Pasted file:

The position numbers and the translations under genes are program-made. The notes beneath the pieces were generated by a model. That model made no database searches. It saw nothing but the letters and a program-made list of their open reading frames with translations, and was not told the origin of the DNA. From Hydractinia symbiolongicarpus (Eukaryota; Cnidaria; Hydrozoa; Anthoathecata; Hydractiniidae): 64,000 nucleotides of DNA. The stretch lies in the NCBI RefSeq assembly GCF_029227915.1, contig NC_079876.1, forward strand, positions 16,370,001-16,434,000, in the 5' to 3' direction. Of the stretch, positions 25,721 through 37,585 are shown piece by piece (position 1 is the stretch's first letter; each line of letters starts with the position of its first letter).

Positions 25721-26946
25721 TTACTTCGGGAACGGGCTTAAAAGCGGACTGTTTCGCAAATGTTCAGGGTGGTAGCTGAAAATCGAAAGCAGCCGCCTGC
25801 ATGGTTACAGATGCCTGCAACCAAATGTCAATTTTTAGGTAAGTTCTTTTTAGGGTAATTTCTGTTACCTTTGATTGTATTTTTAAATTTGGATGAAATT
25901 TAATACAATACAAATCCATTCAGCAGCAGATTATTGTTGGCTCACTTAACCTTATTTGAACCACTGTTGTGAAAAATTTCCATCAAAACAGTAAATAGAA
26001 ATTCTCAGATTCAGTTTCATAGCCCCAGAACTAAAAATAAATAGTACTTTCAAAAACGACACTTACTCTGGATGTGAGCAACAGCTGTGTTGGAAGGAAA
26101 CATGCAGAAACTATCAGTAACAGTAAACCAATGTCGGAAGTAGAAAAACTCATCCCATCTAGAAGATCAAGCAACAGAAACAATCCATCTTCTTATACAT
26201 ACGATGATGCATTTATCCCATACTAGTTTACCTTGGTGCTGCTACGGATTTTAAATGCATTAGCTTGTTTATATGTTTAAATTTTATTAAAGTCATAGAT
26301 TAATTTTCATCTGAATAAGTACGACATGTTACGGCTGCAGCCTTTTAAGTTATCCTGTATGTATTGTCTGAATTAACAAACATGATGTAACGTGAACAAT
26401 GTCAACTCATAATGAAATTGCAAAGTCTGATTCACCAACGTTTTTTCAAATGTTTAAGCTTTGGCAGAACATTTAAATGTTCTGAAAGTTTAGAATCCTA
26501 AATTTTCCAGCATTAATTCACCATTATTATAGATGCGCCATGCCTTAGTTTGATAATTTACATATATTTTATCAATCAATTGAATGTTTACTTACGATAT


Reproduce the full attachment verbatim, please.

The position numbers and the translations under genes are program-made. The notes beneath the pieces were generated by a model. That model made no database searches. It saw nothing but the letters and a program-made list of their open reading frames with translations, and was not told the origin of the DNA. From Hydractinia symbiolongicarpus (Eukaryota; Cnidaria; Hydrozoa; Anthoathecata; Hydractiniidae): 64,000 nucleotides of DNA. The stretch lies in the NCBI RefSeq assembly GCF_029227915.1, contig NC_079876.1, forward strand, positions 16,370,001-16,434,000, in the 5' to 3' direction. Of the stretch, positions 25,721 through 37,585 are shown piece by piece (position 1 is the stretch's first letter; each line of letters starts with the position of its first letter).

Positions 25721-26946
25721 TTACTTCGGGAACGGGCTTAAAAGCGGACTGTTTCGCAAATGTTCAGGGTGGTAGCTGAAAATCGAAAGCAGCCGCCTGC
25801 ATGGTTACAGATGCCTGCAACCAAATGTCAATTTTTAGGTAAGTTCTTTTTAGGGTAATTTCTGTTACCTTTGATTGTATTTTTAAATTTGGATGAAATT
25901 TAATACAATACAAATCCATTCAGCAGCAGATTATTGTTGGCTCACTTAACCTTATTTGAACCACTGTTGTGAAAAATTTCCATCAAAACAGTAAATAGAA
26001 ATTCTCAGATTCAGTTTCATAGCCCCAGAACTAAAAATAAATAGTACTTTCAAAAACGACACTTACTCTGGATGTGAGCAACAGCTGTGTTGGAAGGAAA
26101 CATGCAGAAACTATCAGTAACAGTAAACCAATGTCGGAAGTAGAAAAACTCATCCCATCTAGAAGATCAAGCAACAGAAACAATCCATCTTCTTATACAT
26201 ACGATGATGCATTTATCCCATACTAGTTTACCTTGGTGCTGCTACGGATTTTAAATGCATTAGCTTGTTTATATGTTTAAATTTTATTAAAGTCATAGAT
26301 TAATTTTCATCTGAATAAGTACGACATGTTACGGCTGCAGCCTTTTAAGTTATCCTGTATGTATTGTCTGAATTAACAAACATGATGTAACGTGAACAAT
26401 GTCAACTCATAATGAAATTGCAAAGTCTGATTCACCAACGTTTTTTCAAATGTTTAAGCTTTGGCAGAACATTTAAATGTTCTGAAAGTTTAGAATCCTA
26501 AATTTTCCAGCATTAATTCACCATTATTATAGATGCGCCATGCCTTAGTTTGATAATTTACATATATTTTATCAATCAATTGAATGTTTACTTACGATAT